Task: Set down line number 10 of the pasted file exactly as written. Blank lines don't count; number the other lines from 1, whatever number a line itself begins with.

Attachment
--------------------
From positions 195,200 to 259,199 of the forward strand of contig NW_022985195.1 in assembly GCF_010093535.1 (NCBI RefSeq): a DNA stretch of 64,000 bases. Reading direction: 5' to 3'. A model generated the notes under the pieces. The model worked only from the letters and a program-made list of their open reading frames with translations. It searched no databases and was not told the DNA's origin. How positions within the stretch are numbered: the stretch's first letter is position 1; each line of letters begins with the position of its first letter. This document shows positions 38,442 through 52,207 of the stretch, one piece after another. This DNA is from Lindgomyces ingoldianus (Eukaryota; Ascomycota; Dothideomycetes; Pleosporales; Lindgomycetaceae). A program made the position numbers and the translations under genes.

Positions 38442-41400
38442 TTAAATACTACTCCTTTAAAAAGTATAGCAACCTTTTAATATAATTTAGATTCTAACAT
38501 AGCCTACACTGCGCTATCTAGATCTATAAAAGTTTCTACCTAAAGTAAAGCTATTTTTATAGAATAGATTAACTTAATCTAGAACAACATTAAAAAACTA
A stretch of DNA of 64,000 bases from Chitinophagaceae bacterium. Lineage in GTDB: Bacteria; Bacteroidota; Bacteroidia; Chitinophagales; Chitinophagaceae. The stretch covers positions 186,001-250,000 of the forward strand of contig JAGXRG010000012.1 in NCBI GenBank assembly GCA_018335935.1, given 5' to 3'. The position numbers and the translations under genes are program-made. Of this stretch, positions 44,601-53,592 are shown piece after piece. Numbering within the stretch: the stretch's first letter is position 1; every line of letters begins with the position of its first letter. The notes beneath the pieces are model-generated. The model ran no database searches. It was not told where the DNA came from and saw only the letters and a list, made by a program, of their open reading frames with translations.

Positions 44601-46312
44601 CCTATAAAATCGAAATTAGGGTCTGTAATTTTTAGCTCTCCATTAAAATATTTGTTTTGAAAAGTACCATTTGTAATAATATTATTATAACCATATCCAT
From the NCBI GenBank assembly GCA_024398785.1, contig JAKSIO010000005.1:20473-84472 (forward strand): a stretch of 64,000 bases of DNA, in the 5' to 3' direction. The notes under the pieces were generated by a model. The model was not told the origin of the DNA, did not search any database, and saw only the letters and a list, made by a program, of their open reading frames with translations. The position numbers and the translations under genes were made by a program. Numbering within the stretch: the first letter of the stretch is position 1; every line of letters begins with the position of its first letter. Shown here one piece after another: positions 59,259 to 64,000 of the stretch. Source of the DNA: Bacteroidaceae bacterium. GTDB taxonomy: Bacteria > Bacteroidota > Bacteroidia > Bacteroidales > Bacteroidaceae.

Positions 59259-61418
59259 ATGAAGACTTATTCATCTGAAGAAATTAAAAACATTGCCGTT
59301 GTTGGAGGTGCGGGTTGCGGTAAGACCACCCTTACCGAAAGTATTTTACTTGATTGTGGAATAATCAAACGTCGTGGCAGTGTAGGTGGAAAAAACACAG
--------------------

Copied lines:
59259 ATGAAGACTTATTCATCTGAAGAAATTAAAAACATTGCCGTT